Q29 How do I apply for IBR? A29 You must contact each of the servicers that service your loans to apply for IBR. If you are unsure who holds your loans or who your loan servicer is, you can access the U.S. Department of Education’s National Student Loan Data System (NSLDS) website at www.nslds.ed.gov or call the Federal Student Aid Information Center at 1-800-4-FED-AID (1-800-433-3243; TTY 1-800-730-8913). [July 1, 2010] Q30 How long will it take my loan servicer to process my IBR application and determine whether I am eligible to repay my student loans under IBR? A30 The time varies, but it may take a few weeks since the servicer will need to obtain documentation of your income and family size. If you can’t afford to continue making loan payments under your current repayment plan while your IBR application is being processed, contact your loan holder to discuss options such as a deferment or forbearance. [January 5, 2010] Q31 How will my loan servicer get the income and family size information it will need to determine whether I am eligible for IBR, and if I am eligible, how much my monthly payment amount will be? A31 Each loan servicer will have its own documentation process. However, you will be required to either submit copies of your most recent IRS tax return and/or a release form for the loan servicer to obtain your tax information directly from the IRS. [January 5, 2010] Q32 If I am providing a tax return to my loan holder, does it have to include an original signature, or is a photocopy of my signed return acceptable? A32 An original signature is not required. You may provide your loan holder with a photocopy of the original signed tax return that you submitted to the IRS. If your copy of your tax return was not signed (for example, if you submitted an electronic return), you may print a copy of the return, sign it, and then submit the signed return (or a photocopy) to your loan holder. Most lenders will also allow you to submit your return by fax or by e-mailing a scanned copy of the signed return. [January 5, 2010]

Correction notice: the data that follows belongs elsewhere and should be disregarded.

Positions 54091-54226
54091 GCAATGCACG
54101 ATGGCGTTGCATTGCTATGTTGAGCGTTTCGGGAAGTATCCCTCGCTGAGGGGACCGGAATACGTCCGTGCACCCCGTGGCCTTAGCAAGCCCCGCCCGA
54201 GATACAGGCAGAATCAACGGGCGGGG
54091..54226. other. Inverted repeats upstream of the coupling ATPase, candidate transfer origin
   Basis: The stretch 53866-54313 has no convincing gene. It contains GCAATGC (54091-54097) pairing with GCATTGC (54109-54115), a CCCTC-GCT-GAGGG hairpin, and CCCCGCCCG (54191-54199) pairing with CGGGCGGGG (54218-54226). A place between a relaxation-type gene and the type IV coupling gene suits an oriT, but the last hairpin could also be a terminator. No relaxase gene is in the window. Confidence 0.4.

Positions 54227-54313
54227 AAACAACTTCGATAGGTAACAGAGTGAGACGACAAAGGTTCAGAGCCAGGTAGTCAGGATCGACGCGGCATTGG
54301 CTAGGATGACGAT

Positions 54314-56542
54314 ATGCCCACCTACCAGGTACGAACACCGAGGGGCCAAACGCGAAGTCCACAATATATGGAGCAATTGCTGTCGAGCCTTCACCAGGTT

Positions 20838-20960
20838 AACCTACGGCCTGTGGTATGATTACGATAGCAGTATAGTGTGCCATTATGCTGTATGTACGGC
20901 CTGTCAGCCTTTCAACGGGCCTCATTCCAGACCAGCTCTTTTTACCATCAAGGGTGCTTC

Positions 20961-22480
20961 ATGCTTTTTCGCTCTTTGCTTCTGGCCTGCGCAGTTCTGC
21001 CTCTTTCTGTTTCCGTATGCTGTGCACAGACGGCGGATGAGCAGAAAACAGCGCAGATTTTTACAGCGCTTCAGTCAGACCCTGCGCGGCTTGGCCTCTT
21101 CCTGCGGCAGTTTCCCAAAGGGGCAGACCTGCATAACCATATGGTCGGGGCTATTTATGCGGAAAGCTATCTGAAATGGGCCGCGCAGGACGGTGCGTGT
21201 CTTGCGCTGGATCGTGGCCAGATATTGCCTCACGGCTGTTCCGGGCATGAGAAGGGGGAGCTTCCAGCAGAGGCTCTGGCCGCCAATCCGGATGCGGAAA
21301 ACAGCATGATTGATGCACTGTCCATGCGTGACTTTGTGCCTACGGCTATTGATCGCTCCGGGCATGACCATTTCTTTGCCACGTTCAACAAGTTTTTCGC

Income-Based Repayment—Other Information
Q33 Is it true that if I am repaying under IBR and I receive an economic hardship deferment, I will lose eligibility for IBR because I am no longer in repayment? A33 If you are repaying your loans under IBR and you receive an economic hardship deferment (or any other type of deferment or forbearance), you are still considered to be in repayment under IBR. A deferment or forbearance simply allows you to temporarily stop making payments and does not affect your eligibility to remain on the IBR Plan or any other repayment plan. [January 5, 2010] Q34 Can I apply for IBR while I am in an economic hardship deferment? A34 You may apply for IBR during a period of economic hardship deferment, or during a period of any other type of deferment or forbearance. However, you would not begin making payments under IBR until the end of the deferment or forbearance period. [January 5, 2010]